Virtual talks between U.S. President Joe Biden and his Russian counterpart Vladimir Putin have concluded, with the two leaders discussing a wide-range of issues.
The first publicly-known call between the two presidents since July comes as tensions mount over Russia's military buildup near Ukraine.
During Tuesday's two-hour-long meeting, the White House said President Biden voiced deep concern over Moscow's escalation of forces in the region.
Biden also stressed the U.S. and its European allies would respond with strong economic and other measures in the event of a military escalation.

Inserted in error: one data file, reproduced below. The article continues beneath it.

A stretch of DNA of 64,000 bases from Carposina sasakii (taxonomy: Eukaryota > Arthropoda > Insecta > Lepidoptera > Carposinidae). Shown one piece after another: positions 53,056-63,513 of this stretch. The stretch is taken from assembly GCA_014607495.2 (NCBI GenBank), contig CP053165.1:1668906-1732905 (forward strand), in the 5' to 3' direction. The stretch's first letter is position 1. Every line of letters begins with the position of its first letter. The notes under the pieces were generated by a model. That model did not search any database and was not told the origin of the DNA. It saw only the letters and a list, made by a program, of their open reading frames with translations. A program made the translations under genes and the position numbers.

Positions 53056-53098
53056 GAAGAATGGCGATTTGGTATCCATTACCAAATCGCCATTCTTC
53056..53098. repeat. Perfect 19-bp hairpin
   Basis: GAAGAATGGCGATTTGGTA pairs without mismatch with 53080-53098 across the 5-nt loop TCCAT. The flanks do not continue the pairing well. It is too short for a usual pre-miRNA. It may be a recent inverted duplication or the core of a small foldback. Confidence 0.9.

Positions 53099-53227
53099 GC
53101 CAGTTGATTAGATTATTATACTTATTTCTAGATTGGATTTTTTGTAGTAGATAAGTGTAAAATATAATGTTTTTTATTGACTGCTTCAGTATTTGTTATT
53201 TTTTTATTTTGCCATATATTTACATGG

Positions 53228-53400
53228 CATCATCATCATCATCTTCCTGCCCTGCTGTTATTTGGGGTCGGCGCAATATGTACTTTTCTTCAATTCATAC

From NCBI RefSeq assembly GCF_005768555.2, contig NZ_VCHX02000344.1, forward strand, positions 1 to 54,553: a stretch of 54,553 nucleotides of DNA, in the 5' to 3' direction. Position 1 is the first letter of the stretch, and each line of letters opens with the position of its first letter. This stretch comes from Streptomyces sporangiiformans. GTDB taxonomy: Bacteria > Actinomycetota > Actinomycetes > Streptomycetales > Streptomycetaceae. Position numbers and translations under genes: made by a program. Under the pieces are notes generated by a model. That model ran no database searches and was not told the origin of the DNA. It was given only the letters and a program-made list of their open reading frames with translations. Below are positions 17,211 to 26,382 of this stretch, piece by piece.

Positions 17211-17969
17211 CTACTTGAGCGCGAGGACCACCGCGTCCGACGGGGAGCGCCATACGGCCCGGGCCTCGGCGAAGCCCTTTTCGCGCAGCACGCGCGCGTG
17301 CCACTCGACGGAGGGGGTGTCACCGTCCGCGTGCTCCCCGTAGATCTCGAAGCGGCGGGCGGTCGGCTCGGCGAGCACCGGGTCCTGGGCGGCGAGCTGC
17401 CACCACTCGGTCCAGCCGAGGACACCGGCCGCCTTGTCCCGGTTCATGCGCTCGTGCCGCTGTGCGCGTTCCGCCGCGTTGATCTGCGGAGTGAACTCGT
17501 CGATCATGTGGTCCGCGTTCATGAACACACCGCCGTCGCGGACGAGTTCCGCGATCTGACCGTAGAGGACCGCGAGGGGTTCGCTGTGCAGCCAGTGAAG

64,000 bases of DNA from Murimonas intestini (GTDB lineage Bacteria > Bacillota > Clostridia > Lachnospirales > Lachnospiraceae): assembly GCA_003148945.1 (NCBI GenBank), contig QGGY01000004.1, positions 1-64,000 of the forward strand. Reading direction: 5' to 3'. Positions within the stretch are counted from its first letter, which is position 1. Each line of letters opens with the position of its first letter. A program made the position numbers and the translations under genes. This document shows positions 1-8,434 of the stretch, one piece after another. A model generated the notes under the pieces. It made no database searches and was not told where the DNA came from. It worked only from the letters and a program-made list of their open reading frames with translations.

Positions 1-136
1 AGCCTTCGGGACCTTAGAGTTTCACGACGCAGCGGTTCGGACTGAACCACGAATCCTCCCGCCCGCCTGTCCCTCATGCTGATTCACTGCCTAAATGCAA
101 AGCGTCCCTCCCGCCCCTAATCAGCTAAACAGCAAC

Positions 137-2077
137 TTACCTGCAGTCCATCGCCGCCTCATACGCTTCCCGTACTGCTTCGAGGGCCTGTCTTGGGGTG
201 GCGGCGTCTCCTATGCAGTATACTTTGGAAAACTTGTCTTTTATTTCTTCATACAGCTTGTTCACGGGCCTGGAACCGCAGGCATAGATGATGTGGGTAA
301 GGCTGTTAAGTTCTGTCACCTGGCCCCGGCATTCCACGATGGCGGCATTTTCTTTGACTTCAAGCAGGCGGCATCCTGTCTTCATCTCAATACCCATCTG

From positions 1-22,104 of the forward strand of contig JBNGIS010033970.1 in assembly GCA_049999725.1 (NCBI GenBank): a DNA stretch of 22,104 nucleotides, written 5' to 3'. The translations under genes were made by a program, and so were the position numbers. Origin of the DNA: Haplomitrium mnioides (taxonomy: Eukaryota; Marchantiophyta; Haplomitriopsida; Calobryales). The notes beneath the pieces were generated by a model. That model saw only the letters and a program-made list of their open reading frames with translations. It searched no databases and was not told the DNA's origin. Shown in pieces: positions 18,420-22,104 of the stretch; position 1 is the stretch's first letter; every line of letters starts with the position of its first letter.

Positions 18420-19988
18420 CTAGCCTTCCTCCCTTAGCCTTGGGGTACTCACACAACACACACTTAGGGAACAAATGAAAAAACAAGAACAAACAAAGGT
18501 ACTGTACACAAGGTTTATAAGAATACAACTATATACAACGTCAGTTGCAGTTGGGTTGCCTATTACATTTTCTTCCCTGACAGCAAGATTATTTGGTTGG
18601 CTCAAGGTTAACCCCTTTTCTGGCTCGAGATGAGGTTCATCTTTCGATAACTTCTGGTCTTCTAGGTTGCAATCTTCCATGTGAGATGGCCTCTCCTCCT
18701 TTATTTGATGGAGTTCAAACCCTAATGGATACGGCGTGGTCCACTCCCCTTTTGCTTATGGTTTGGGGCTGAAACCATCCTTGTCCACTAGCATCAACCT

He also reiterated his support for Ukraine's sovereignty and territorial integrity, as well as a return to diplomacy.
U.S. intelligence estimates Russia has mobilized some 175-thousand troops along its border with Ukraine.
President Putin said Russia wants a guarantee the U.S. and NATO won't advance military operations in Ukraine.
Putin has long stressed he wants a guarantee Ukraine will not join NATO, which the Biden administration has already dismissed, noting only NATO members decide when other nations join the alliance.
Ahead of the call, a Kremlin spokesperson told reporters Tuesday that Putin has been keen to maintain good and predictable relations with the U.S.
In addition to Ukraine, the two leaders discussed the U.S.-Russia dialogue on Strategic Stability, the issue of ransomware, as well as cooperation on regional issues, including on Iran.
Kim Hyo-sun, Arirang News.